There’s a lot of vinyl siding keeping weather out of cottages, and there are many reasons you may need to replace a piece of it. A falling branch could crack your siding, a nearby barbecue could melt it, or your neighbour’s potato gun could pop out a chunk.
Tip: When there’s siding damage in a prominent spot and you don’t have a few lengths saved from the original installation, you may be able to remove a piece from a less visible spot on the building to replace the damaged section. If you have to buy new siding, pay more attention to matching the profile than the colour. A paint shop can match the colour of your existing siding and provide acrylic primer and paint designed for vinyl siding.
First, you need something that can detach the damaged siding. You could use a flat screwdriver or a small pry bar, but you risk damaging surrounding pieces. An inexpensive gadget, commonly called a siding, zip, or unlocking tool and available at most hardware stores, will make the job easier.
Each piece of siding hangs from fasteners at its top edge and is locked to the piece below at its bottom edge. To remove a piece, you have to first unhook the panel above it. Slide the zip tool up underneath the bottom edge of the upper piece and pull down to unhook it. Work along the panel until the whole length is unhooked.
Next, lift the bottom edge of this upper piece up and away from the wall so you have access to the nails that secure the lower piece. It’s easier to reach the nails with a pry bar, but a claw hammer will work in a pinch. After pulling the nails, slide the piece of siding down to unhook it from the piece below.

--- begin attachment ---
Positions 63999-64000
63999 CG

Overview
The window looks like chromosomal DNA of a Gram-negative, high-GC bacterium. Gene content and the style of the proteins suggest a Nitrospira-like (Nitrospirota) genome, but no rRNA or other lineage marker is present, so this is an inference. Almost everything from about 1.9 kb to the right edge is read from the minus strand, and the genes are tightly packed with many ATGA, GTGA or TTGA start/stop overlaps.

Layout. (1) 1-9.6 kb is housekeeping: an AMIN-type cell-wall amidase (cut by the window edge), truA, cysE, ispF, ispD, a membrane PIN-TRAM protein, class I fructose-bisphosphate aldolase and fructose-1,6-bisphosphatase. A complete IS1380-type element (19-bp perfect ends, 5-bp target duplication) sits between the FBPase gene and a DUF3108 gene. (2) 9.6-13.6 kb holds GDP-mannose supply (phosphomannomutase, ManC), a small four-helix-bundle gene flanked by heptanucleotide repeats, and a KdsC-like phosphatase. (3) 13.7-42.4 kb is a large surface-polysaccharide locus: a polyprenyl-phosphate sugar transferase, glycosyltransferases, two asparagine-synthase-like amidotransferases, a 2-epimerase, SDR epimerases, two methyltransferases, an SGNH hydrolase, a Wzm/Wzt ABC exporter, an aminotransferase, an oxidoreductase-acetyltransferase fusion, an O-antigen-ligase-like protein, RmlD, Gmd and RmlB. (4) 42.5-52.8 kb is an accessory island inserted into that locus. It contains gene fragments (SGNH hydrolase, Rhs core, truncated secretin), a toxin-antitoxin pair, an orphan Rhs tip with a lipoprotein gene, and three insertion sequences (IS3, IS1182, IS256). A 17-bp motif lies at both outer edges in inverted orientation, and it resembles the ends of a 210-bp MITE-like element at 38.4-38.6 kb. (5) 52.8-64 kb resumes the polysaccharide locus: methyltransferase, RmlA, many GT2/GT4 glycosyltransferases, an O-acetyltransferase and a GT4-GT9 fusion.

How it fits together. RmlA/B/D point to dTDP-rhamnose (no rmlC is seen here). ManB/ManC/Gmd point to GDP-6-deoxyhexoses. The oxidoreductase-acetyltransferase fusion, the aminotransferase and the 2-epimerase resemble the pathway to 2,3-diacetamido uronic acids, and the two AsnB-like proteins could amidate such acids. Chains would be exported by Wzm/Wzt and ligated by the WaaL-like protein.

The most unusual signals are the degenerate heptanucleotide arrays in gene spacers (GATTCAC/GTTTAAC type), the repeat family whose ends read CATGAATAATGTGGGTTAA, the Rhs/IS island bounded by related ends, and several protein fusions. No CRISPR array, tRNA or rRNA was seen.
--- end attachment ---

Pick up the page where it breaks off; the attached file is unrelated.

Cut the replacement piece to length. Measure between the insides of any trim pieces into which it fits (such as J channel) and subtract 1/2" to allow for expansion (subtract up to 3/4" if you are working in weather below 5°C). The secret to a good job is to allow the siding to expand without buckling.
To replace the piece, simply work it into the trim channel on either end, and push up on the bottom edge to lock it to the piece below. Then, without stretching it, drive galvanized roofing nails into the nailing slots at the top edge at 16" intervals. Centre the fasteners in the slots, and don’t drive them all the way home—there should be a gap of about 1/32" between the head and the vinyl. Remember, you’re hanging the siding, not nailing it down.
The last step is to lock the upper piece to the one you just hung. Using the zip tool again, start at one end, hook the lower edge of the upper piece, and pull it down so that you can clip it around the locking flange of the replacement piece. Again, work along the length of the panel until the whole section is locked together.